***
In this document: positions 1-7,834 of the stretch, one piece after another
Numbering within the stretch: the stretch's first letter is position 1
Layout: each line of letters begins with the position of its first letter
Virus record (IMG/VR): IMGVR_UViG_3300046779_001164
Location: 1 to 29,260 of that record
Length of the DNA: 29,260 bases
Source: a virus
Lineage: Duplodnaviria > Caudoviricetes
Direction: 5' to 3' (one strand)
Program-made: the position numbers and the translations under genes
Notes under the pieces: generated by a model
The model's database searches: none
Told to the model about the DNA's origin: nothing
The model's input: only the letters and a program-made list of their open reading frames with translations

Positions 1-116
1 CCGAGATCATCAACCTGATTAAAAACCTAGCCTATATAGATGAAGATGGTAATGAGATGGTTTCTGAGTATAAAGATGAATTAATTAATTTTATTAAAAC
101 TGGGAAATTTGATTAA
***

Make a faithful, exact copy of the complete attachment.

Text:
In this document: positions 1-7,834 of the stretch, one piece after another
Numbering within the stretch: the stretch's first letter is position 1
Layout: each line of letters begins with the position of its first letter
Virus record (IMG/VR): IMGVR_UViG_3300046779_001164
Location: 1 to 29,260 of that record
Length of the DNA: 29,260 bases
Source: a virus
Lineage: Duplodnaviria > Caudoviricetes
Direction: 5' to 3' (one strand)
Program-made: the position numbers and the translations under genes
Notes under the pieces: generated by a model
The model's database searches: none
Told to the model about the DNA's origin: nothing
The model's input: only the letters and a program-made list of their open reading frames with translations

Positions 1-116
1 CCGAGATCATCAACCTGATTAAAAACCTAGCCTATATAGATGAAGATGGTAATGAGATGGTTTCTGAGTATAAAGATGAATTAATTAATTTTATTAAAAC
101 TGGGAAATTTGATTAA